Extensive heat treatment and microstructure evaluations were conducted on CM 939 Weldable alloy to evaluate alternative thermal processing. Two heat treatment options emerged as commercially desirable: a five-step production cycle which combines a typical industry multi-stage heat treatment cycle  with a coating diffusion cycle, and a simple three step thermal cycle  (which also incorporates the coating diffusion step).
Typical microstructures of CM 939 Weldable alloy as-cast and after thermal treatment are shown in Figures 3-4, respectively. Note that minimal eta (h) phase is present in the as-cast microstructure, and there is no eta phase in the heat-treated microstructures. Eta phase, Ni3(Ti,Cb,Ta), is an undesirable, brittle phase often found in high Ti,Cr,Ta- containing alloys and related to low ductility . High magnification SEM photo micrographs of grain boundary carbide microstructures following heat treatment show fine discrete carbides, which are key to obtaining good alloy strength and ductility (Figure 5) .
Figure 3 - As-cast CM 939Weldable showing minimaleta phase (arrows)
Figure 4 – Microstructure ofCM 939 Weldable followingheat treatment
Figure 5 – Fine, discretegrain boundary carbides inCM 939 Weldable after heattreatment
Typical tensile properties for CM 939 Weldable alloy are shown in Table 2; typical stress-rupture properties are presented in Table 3 and Figure 6. Comparative properties for standard IN 939  and GTD 222  alloys are included where available. GTD 222 alloy (Table 1 ) is an alternate alloy developed by General Electric Company and often used in similar applications to IN 939 alloy. GTD 222 has improved ductility, but lower strength compared to standard IN 939 alloy.
Analysis of the comparative data shows that CM 939 Weldable has similar strength to IN 939 alloy, with improved ductility and significantly improved strength compared to GTD 222 while maintaining good ductility. In other words, CM 939 Weldable provides the best combination of strength and ductility of the three alloys.
Figure 6 – CM 939 Weldable stress-rupture life (five step thermal treatment)
As an alternative, the three step thermal cycle is shorter, less complex and therefore less expensive post-cast processing. The mechanical property data for this option shows improved strength compared to the five step cycle, with slightly reduced, but still acceptable, ductility. In addition to the overall improvement in rupture life, a significant increase in time to 1% creep has been observed with this thermal treatment .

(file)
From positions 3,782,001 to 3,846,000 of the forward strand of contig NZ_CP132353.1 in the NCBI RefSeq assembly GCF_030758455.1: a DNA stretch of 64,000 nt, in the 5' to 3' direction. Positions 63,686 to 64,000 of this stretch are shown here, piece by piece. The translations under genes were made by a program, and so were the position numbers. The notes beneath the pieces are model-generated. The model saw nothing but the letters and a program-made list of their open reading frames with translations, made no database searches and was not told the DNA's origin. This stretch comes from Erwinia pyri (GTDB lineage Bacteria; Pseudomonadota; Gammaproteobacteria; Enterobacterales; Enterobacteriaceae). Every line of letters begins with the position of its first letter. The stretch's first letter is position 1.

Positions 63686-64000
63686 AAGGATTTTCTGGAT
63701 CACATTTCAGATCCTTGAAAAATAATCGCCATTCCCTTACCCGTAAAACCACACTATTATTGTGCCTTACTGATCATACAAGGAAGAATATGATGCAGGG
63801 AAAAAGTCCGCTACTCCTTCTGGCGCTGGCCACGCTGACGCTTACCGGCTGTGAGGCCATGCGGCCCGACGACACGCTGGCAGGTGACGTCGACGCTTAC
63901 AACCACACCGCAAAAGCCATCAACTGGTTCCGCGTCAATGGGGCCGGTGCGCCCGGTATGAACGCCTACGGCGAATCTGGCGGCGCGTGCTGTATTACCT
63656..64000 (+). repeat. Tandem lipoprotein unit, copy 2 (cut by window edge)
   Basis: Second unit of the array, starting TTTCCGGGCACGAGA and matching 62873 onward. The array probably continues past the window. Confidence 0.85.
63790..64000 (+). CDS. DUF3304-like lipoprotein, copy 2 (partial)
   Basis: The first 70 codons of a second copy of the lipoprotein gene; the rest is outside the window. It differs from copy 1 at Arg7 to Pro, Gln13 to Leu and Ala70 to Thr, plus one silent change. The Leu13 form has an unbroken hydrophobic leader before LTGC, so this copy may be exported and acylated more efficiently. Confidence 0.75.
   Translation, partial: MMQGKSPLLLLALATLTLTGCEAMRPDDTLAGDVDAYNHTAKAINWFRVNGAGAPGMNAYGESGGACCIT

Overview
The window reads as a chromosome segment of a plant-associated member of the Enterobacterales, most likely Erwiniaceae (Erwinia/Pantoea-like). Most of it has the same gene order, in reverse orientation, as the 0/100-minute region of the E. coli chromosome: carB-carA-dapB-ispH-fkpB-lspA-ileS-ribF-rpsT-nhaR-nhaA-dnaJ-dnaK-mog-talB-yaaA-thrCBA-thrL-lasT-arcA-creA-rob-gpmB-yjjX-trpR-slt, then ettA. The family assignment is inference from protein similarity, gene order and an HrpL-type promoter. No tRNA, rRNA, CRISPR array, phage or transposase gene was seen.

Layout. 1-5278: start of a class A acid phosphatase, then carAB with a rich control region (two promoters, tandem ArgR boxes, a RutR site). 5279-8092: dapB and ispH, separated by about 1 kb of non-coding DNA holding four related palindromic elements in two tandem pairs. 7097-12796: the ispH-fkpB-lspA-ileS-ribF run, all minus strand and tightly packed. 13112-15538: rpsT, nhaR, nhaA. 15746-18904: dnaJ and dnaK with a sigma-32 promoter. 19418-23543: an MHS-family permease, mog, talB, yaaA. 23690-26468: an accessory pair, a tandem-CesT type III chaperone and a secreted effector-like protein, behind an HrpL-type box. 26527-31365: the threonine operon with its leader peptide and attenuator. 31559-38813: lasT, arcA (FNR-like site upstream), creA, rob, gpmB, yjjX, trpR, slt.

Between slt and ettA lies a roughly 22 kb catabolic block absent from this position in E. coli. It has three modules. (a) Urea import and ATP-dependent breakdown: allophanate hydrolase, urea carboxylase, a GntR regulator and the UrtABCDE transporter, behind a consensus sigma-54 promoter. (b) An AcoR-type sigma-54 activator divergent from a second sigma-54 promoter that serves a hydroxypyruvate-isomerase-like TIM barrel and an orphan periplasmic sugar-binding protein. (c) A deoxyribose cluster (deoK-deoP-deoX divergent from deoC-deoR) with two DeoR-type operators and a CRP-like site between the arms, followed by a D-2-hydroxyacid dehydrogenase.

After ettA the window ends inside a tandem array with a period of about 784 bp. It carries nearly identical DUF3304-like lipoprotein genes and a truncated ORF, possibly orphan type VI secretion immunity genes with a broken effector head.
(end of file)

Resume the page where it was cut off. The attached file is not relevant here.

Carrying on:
The improved ductility and weldability of CM 939 Weldable alloy has been evaluated through a series of trials conducted by TWI Ltd. (Cambridge UK) under a number of pre-weld thermal conditions, including as-cast, overaged and as-heat treated. Good welding practices include a post-cast annealing or overaging procedure prior to welding; alternate conditions were included to correlate the alloy ductility to the occurrence (or non-occurrence) of weld microcracking. Bead on plate welding trials using both Alloy 625, C263 and Haynes 282® alloy filler wire demonstrated no evidence of HAZ cracking in both the aswelded and post weld heat treated condition [17,18]. Typical microstructure is shown in Figure 7. This work along with routine repair welding of cast components at multiple casters (with no indication of cracking problems) confirmed the improved weldability of CM 939 Weldable alloy. Recent development for improved strength capability has resulted in successful production of CM 939 Weldable filler wire, which is commercially available from Polymet Corporation (Cincinnati, OH) and in use for weld repair of CM 939 Weldable castings.
Figure 7 – Typical weld microstructure at the CM 939 Weldable/C263 filler metal fusion line
As a result of the favorable property evaluations, CM 939 Weldable is replacing IN 738 LC and IN 713 LC alloys for structural components such as combustor and turbine casings and vane rings in small high performance turbojet applications.
CM 247 LC Alloy
Early DS castings were made from equiax blade alloys such as MAR M 002, MAR M 200 and MAR M 247; however, many of these alloys exhibited low ductility and cracking along the DS grain boundaries . This provided the impetus for development of alloys optimized to take advantage of the DS process. CM 247 LC alloy (Table 4) is a modification of MAR M 247 alloy designed to reduce DS grain boundary cracking of thin-walled complex cored castings.
Chemistry modifications for CM 247 LC alloy included reducing Zr and Ti content and tighter control of Si and S which produced improved castability. Reduced C content improved the carbide microstructure, carbide stability and room temperature to intermediate temperature ductility. CM 247 LC alloy shows a 2x improvement in ductility compared to standard MAR M 247 alloy. W, Mo and Cr content were reduced to compensate for lower C to balance the alloy for Phacomp considerations . These changes were also beneficial to equiax castings, resulting in less hot tearing & hot cracking; consequently, CM 247 LC alloy has also been selected for many EQ applications, such as axial and centrifugal integral wheels, turbine blades and vane segments.
The next significant advance in alloy development was the introduction of rhenium (Re) to EQ, DS and SX alloys (Table 5). These so-called “second generation” alloys possess significant improvement in creep-rupture properties due to Re which partitions to the γ matrix, retards coarsening of the γ’ (strengthening) phase and increases the gγ/γ’ misfit . Re “clusters” act as obstacles to dislocation movement resulting in improved alloy strength.